The PCAOB says its goals are transparency and increased accountability. However, audits are performed not by one person but by a multi-member engagement team supported by a quality review partner, internal specialists, consulting partners and the entirety of the auditing firm.
Naming the signing partner puts too much focus on one individual and distorts the reality of the audit process. Listing one person’s name when in excess of 50 people have had a hand in preparing the final report creates a target, not transparency.
Auditors are also already acutely aware of their responsibilities. We have more-than-adequate methods in place to maintain accountability, such as inspection processes, enforcement by the Securities and Exchange Commission, peer review, internal firm inspections and private litigation.
Concerns also remain about misinterpretation and misuse of the disclosed partner names. The reasons for restatements or revised opinions are often complicated, and to attribute accountability to one individual is too simplistic and often unfair. The inevitable lists of “bad partners” will not benefit anybody.
Research cited by the PCAOB in previous proposals is of limited value because studies involve primarily private companies located outside of the United States. For example, one study often cited by the PCAOB includes only statutory audits of private companies in Sweden – clearly not representative of public companies and the litigious environment that exists in the United States today.
The limited research in these studies does not appear to indicate any significant impact on audit quality when the partner is named.
Plan still boasts benefits
But this new rule does more than just list individual audit partners, and this is where the true benefit to investors lies.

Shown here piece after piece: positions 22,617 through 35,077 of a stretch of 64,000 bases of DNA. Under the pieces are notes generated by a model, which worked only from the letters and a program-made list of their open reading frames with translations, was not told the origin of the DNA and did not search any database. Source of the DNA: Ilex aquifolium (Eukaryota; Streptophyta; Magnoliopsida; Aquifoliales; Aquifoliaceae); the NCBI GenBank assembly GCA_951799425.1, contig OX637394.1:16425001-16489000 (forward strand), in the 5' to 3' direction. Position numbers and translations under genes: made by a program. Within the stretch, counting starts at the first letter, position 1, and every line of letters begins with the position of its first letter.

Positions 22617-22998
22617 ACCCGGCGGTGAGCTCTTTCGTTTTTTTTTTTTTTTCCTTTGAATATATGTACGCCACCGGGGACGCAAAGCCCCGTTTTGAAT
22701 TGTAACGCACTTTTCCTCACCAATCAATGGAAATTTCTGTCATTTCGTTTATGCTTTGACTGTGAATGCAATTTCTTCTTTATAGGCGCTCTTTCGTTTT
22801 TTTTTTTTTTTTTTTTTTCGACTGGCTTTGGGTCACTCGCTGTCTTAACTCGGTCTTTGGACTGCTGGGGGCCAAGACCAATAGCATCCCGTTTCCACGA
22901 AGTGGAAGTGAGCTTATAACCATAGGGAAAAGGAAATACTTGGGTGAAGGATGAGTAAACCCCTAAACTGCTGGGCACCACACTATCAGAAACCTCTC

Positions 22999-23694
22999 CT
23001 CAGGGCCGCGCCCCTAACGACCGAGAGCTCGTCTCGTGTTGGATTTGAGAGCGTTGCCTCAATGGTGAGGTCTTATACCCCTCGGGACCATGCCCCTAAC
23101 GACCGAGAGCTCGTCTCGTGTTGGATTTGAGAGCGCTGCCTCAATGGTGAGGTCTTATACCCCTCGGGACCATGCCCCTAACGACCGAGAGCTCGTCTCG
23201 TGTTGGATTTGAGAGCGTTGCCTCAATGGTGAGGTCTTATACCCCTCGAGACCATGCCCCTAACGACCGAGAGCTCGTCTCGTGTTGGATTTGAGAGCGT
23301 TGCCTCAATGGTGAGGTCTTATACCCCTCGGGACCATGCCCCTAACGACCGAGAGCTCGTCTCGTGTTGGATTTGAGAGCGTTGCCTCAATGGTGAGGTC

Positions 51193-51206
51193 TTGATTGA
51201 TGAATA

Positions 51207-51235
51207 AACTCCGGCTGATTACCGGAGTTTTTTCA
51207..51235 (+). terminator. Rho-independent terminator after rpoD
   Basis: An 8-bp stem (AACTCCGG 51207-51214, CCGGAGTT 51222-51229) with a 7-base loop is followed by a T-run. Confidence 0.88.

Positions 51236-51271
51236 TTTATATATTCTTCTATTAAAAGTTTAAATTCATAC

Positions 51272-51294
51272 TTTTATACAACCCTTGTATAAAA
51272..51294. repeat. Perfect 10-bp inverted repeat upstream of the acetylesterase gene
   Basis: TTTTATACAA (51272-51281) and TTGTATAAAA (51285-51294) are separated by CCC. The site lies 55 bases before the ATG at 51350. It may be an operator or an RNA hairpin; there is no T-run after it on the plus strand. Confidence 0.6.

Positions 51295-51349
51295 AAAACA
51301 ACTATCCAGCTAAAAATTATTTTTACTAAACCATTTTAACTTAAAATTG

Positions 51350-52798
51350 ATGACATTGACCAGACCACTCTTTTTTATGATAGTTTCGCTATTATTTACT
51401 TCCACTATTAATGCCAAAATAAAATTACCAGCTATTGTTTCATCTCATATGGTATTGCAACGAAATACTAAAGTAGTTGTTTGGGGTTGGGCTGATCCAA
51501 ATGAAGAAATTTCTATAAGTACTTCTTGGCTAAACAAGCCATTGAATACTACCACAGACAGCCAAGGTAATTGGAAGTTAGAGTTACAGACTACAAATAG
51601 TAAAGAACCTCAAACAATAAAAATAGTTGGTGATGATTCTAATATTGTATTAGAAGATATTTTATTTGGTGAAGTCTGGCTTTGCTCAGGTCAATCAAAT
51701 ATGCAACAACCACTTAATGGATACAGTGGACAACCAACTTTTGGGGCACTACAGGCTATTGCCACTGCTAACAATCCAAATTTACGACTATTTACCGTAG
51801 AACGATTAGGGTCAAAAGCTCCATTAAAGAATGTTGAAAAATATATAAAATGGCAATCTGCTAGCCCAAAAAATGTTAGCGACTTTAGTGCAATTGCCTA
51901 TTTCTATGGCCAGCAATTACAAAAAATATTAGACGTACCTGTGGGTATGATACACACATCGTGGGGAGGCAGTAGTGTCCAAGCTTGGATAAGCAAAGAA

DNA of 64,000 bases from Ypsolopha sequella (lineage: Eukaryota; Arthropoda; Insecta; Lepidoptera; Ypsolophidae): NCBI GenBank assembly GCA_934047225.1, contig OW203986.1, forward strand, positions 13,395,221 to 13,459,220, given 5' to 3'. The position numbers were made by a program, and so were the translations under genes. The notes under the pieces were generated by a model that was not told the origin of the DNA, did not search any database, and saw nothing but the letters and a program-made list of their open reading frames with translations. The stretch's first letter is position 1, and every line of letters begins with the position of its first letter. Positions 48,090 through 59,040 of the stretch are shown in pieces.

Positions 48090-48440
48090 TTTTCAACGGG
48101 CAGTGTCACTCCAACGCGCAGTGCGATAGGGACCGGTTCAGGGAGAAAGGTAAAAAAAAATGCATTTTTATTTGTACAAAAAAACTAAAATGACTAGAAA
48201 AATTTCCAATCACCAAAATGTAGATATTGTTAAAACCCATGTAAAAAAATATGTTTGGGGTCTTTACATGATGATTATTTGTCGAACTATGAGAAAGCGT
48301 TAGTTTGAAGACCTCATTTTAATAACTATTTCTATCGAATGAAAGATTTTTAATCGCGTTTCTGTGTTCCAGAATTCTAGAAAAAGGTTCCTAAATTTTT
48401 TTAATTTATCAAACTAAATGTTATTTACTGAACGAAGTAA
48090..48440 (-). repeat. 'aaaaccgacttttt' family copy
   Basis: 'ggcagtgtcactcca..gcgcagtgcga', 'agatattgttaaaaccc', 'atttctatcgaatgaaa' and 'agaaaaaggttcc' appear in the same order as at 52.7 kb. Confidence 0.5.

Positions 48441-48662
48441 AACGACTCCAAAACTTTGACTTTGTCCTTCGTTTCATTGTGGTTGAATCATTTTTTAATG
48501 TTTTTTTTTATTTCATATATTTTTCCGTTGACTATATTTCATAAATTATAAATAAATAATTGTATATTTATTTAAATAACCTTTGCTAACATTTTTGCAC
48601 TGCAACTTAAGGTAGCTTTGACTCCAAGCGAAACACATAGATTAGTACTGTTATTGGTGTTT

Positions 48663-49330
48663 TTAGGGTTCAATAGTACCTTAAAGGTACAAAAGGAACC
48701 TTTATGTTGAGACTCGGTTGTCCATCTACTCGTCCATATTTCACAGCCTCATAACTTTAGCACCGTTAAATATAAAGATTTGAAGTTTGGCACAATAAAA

Because the signing auditing firm often engages other firms to perform significant portions of cross-border audits, the new proposal will require that they disclose the names and locations of any other firm that provides at least 5% of the total audit hours for any given report. This includes affiliates and non-affiliates of the primary (signing) firm.
This is good because audit quality differs materially among various countries due, in part, to cultural factors and the prevailing regulatory environment in each. It is important for users of financial statements to understand which public accounting firms are actually performing the audit work and where they are located, because many recent accounting fraud cases in the US have involved poorly supervised foreign firms performing low-quality audits.
If investors are aware that the signing firm in the US is performing only minimal work while a foreign audit firm incurs most of the audit hours, many investors might change their investment decisions because of a reduced level of confidence in the audit report. Improved audit quality from this disclosure is a real possibility, and that’s the change we need.
In spite of some reservations about certain elements, this new proposal should be supported for continuing to seek a reasonable compromise on a contentious topic in the face of significant criticism. Investors and the public will be better off because of it.